Administration of Medicare Set Asides

House Bill 2649 and Senate Bill 1514 propose that, effective 30 days from the date of enactment of the bills, “with respect to a claim for which a workers’ compensation settlement agreement is or has been established, a claimant or workers’ compensation payer who is a party to the agreement may elect, but is not required, to transfer to the Secretary a direct payment of the Qualified Medicare set-aside.”

There are three permissible methods of calculating the Qualified Medicare set-side when directly making such payment to the Secretary. First, “in the case of any Medicare set-aside in a compromise settlement agreement, the parties may use the percentage reduction formula to calculate the amount of the Qualified Medicare set-aside.” Second, “in the case of any Medicare set-aside, the amount based upon the payment amount for items and services under the workers’ compensation fee schedule (effective as of the date of the agreement) applicable to the workers’ compensation law or plan involved.” And third, “in the case of any Medicare set-aside, the payment amount applicable to the items and services under the Medicare system as in effect on the effective date of the agreement. Such transfer shall be made only upon written consent of the other party to the agreement.”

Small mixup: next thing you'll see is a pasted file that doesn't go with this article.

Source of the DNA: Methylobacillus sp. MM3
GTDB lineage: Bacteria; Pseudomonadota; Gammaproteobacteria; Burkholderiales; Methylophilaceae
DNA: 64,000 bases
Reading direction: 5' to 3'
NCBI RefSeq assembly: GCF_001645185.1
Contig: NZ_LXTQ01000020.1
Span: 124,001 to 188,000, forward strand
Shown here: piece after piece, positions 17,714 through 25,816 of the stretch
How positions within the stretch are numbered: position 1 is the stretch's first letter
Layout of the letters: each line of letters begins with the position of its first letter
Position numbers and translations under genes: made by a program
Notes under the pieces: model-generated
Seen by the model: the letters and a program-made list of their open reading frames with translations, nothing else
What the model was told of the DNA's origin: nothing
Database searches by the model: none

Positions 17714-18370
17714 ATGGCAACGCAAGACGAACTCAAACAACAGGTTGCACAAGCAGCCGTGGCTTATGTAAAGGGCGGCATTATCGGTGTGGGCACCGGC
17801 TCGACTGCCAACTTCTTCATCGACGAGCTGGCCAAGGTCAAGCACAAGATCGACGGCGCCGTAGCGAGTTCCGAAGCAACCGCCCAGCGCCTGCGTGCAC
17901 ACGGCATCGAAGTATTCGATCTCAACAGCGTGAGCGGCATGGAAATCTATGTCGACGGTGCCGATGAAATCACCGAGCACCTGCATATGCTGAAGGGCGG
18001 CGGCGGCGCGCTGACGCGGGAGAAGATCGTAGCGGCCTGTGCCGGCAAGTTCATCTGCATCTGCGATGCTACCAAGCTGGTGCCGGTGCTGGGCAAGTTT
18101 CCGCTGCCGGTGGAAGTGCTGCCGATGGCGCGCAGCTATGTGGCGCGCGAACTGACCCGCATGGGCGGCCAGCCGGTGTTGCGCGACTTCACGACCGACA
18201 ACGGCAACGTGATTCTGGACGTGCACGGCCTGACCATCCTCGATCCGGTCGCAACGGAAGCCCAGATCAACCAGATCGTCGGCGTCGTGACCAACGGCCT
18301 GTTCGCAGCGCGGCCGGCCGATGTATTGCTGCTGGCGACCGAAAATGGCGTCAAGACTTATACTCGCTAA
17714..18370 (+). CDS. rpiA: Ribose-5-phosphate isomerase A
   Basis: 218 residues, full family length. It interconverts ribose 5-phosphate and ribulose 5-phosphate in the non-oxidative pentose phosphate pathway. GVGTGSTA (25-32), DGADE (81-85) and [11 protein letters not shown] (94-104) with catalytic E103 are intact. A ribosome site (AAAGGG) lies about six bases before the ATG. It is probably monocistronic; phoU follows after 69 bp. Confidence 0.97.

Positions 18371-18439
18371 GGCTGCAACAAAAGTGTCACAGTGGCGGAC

If the parties do not choose to make such direct payment to the Secretary, then House Bill 2649 and Senate Bill 1514 indicate that “nothing prohibits an individual from electing to utilize professional administration services or to self-administer payments of their Medicare Set-Aside in accordance with existing law.”

Protection from Liability

House Bill 2649 and Senate Bill 1514 propose that no claimant, payer, employer, administrator, or legal representative of the parties “shall be liable for any payment amount established under a Medicare set aside for an item or service provided to the claimant that is greater than the payment amount established under the workers compensation fee schedule (or in absence of such schedule, the medical reimbursement rate) under the compensation law of the jurisdiction where the agreement will be effective.” In order to provide uniformity, the bills indicate that “a provider may not bill (or collect any amount from) the workers compensation claimant, payer, employer, administrator, or legal representative an amount that is greater than the payment rate established under the Medicare set aside of the agreement.”